As a result, the Court conducts "a limited, two-step inquiry" when evaluating 18 U.S.C. § 3582(c) motions. Id. (citing Dillon v. United States, 560 U.S. 817, 826-27 (2010)). First, I must "determine[s] the prisoner's eligibility for a sentence modification and the extent of the reduction authorized" by "'determining] the amended guideline range that would have been applicable to the defendant' had the relevant amendment been in effect at the time of the initial sentencing." Dillon, 560 U.S. at 827 (quoting U.S.S.G. § 1B1.10(b)(1)). If the defendant is eligible for a sentence reduction, I must then "consider any applicable § 3553(a) factors and determine whether, in [my] discretion, the reduction authorized by reference to the policies relevant at step one is warranted in whole or in part under the particular circumstances of the case." Dillon, 560 U.S. at 827.

         It is clear that Mr. Thompson is eligible for a sentence reduction pursuant to Amendment 782. After Amendment 782, Mr. Thompson's conviction for Unlawful Distribution of Phencyclidine, in violation of 21 USC §§ 841(a)(1) and (b)(1)(c), would be subject to a Guidelines range based upon a total offense level of 21 and Criminal History Category III, or a range of 46-57 months in prison. See U.S.S.G. § 2D 1.1 (c)(8) (2017) (Drug Quantity Table).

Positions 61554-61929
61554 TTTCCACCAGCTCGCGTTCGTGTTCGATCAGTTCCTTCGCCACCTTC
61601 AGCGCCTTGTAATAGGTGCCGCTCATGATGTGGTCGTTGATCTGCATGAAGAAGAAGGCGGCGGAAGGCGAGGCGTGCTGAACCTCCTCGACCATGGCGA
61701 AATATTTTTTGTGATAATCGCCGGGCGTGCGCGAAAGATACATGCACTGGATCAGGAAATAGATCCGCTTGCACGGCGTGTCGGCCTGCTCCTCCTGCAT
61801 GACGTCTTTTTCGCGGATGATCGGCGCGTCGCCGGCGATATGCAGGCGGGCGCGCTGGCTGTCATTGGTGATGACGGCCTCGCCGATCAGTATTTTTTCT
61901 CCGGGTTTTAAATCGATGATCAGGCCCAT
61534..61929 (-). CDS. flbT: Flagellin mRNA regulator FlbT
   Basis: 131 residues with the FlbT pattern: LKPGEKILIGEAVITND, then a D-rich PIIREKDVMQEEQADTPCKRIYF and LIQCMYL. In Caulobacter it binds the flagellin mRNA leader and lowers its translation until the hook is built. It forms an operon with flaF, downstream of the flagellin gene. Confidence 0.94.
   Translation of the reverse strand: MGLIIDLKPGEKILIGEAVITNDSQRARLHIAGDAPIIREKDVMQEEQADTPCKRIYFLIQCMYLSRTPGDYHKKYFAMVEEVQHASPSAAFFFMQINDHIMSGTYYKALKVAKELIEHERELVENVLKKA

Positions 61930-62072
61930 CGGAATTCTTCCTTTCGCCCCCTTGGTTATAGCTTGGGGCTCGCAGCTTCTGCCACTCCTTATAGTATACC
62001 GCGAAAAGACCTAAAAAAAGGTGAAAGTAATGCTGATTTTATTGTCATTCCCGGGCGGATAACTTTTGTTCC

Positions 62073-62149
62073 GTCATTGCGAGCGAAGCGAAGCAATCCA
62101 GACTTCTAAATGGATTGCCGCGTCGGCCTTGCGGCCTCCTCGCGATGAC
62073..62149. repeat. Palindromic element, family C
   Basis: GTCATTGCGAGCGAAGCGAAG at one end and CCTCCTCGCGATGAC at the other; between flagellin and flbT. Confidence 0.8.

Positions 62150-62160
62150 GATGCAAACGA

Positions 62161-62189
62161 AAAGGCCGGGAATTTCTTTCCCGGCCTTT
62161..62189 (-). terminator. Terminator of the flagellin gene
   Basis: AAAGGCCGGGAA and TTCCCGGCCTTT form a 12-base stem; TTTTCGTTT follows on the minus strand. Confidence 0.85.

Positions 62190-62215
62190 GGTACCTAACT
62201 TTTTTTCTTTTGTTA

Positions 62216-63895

I must now determine whether any further reduction to Thompson's 60-month sentence "is warranted. . . under the particular circumstances of th[is] case." Dillon, 560 U.S. at 827. I conclude it is not. In making this decision, I consider the factors set forth in 18 U.S.C. § 3553(a), see 18 U.S.C. § 3582(c), as well as "post-sentencing conduct of the defendant that occurred after imposition of the term of imprisonment. . . ." U.S.S.G. § IB 1.10 Commentary, Application Note l(B)(iii).

         My evaluation of the § 3553(a) factors and § 1B1.10 compels me to deny the Motion. Mr. Thompson was originally convicted of knowingly distributing phencyclidine in the Washington, D.C. and Maryland area, and my 60-month sentence was based on a careful consideration of the § 3553 factors. However, Mr. Thompson's post-sentencing conduct in this case has been particularly egregious and troubling, and weighs heavily in my decision to exercise my discretion and deny his motion to reduce his sentence by the requested 11-14 months. In August 2013, Mr. Thompson was designated to a residential reentry center ("RRC"). On October 24, 2013, Mr. Thompson escaped from the RRC and was on "escape status" for more than thirteen months until December 2014, when he was arrested, and ultimately pleaded guilty in D.C. Superior Court to unlawful possession of a firearm at the time of his arrest. Probation Memorandum [Dkt. # 169]. Mr. Thompson's thirteen-month escape and commission of a crime, during the time when he was supposed to be serving the sentence he now seeks to reduce, render it inconceivable that I would grant a request to reduce his sentence. Indeed, it takes some chutzpah for him to even ask !

         Accordingly, taking into account the sentencing factors set forth in 18 U.S.C. § 3553(a) and the policy statement set forth at U.S.S.G. § 1B1.10, defendant's motion to reduce his sentence is hereby DENIED. A ...